Thirty years ago today Houston Rockets center Hakeem Olajuwon became only the third play in NBA history to record a quadruple-double with 18 points, 16 rebounds, 11 blocks, and 10 assists. After that amazing accomplishment, Olajuwon went on to win a pair of NBA titles in 1994 and 1995, before retiring in 2002. Where is Hakeem “The Dream” today?
Hakeem Olajuwon’s outstanding college career comes up short twice
University of Houston Coach Guy Lewis recruited Hakeem Olajuwon to Houston on a chance recommendation from a friend who had spotted the tall, lanky kid playing basketball while on a trip to Nigeria. It was a discovery that would change the game of basketball.
At Houston, Olajuwon redshirted his freshman year and saw limited action as a redshirt freshman in 1981–82. That season the North Carolina Tar Heels and Michael Jordan eliminated the Cougars in the Final Four.
The following off-season, after seeking advice from the coaching staff on how to improve his game, Olajuwon worked out with local Houston resident and multiple NBA MVP winner, Moses Malone, who was a center for the Houston Rockets. It paid off.
The 1982-83 season, a more-polished Olajuwon teamed up with Clyde Drexler, Michael Young, and others to form the first dunking fraternity, Phi Slama Jama. The Cougars dominated college basketball and were ranked No. 1 most of the season, which included a 26-game winning streak. The team that appeared to be destined for an NCAA title was shockingly denied in the national championship game when North Carolina State’s Lorenzo Charles made the memorable dunk at the buzzer to stun the Cougars 54-52.
The following season, after Drexler opted to leave for the NBA early, Olajuwon and Young once again led the Cougars into the NCAA Tournament, where Houston made a return trip to the finals in a match-up against Patrick Ewing and the Georgetown Hoyas. Unfortunately, for the Cougars, it was a different team, but the same result as Georgetown won the contest 84-75.
The hometown hero’s Hall of Fame career
The Houston Rockets selected the hometown hero as the No. 1 overall pick in the 1984 NBA draft. Olajuwon never missed a beat transitioning from college to the NBA game, and that first year he averaged 20.6 points and 11.9 rebounds per game and was named to the All-Rookie team. The 7-footer was just getting started.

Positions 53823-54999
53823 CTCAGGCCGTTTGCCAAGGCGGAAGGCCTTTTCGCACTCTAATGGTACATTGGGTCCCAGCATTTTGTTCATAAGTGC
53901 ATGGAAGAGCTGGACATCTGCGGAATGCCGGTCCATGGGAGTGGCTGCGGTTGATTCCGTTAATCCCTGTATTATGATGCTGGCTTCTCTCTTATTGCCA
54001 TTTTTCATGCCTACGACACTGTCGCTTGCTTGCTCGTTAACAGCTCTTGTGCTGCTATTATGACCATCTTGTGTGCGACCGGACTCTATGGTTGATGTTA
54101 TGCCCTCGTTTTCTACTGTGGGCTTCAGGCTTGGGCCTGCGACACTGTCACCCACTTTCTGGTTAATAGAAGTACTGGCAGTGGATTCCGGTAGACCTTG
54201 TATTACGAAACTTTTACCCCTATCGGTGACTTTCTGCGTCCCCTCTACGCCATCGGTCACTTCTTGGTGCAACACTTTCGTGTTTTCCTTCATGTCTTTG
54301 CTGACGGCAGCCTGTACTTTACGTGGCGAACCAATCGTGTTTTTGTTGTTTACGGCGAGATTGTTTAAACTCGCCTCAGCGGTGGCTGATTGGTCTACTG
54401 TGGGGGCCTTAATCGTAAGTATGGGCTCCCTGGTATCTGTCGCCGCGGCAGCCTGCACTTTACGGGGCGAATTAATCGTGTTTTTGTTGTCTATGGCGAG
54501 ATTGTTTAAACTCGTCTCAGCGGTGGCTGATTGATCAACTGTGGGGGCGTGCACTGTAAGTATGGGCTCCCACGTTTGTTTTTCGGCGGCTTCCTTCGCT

Hakeem Olajuwon cemented his legacy in Houston Rockets and NBA history over the next 16 seasons in the Bayou City earning All-NBA honors 12 times, defensive player of the year twice, and league leader in blocks three times. In 1993-94, Olajuwon earned NBA MVP honors as he led the Rockets to the organization’s first NBA championship over the New York Knicks. That Finals also offered Olajuwon redemption as he outplayed Knicks center Patrick Ewing to win the title.
The next season Olajuwon teamed up with a familiar face, former Cougars teammate Clyde Drexler. Although the Rockets never set themselves apart during the regular season, finishing third in their division, they got hot in the playoffs. After dispatching of the Utah Jazz, Phoenix Suns, and San Antonio Spurs, the Rockets swept Shaquille O’Neal and the Orlando Magic to win back-to-back NBA crowns.
Olajuwon and the Rockets stayed in playoff contention for several years but never made it back to the Finals. In 2002, after playing a season with Toronto, Olajuwon retired after 18 years. He was inducted into the Hall of Fame in 2008.
Where is Hakeem Olajuwon today?
After retirement, Olajuwon moved into real estate and found great success in the Houston area, where he made estimated profits exceeding more than $100 million. With his real estate business buzzing, Olajuwon stayed connected to basketball and, in 2006, launched his first Big Man Camp.
The camp was a re-creation of sorts of what he learned years earlier from Malone. In each camp, he taught front-court players the finer points of playing in the post. Through the years he has helped numerous players with their footwork and inside game including Yao Ming, Kobe Bryant, Dwight Howard, and LeBron James.
While he has multiple houses around the world, Hakeem Olajuwon and his family returned from England in September 2019 to permanently reside in Houston. Back in the city where he made his name, Olajuwon is once again involved in the game of basketball. This time, it’s more personal, as he’s working with his sons, Abdullah, a sophomore, and Abdul, who is in eighth grade.
In the time since they returned to the U.S. and focused on basketball, Olajuwon said their games have improved dramatically. With a teacher who has taught the likes of Kobe and LeBron, is in the Hall of Fame, and is one of the greatest centers of all time, you wouldn’t expect anything else.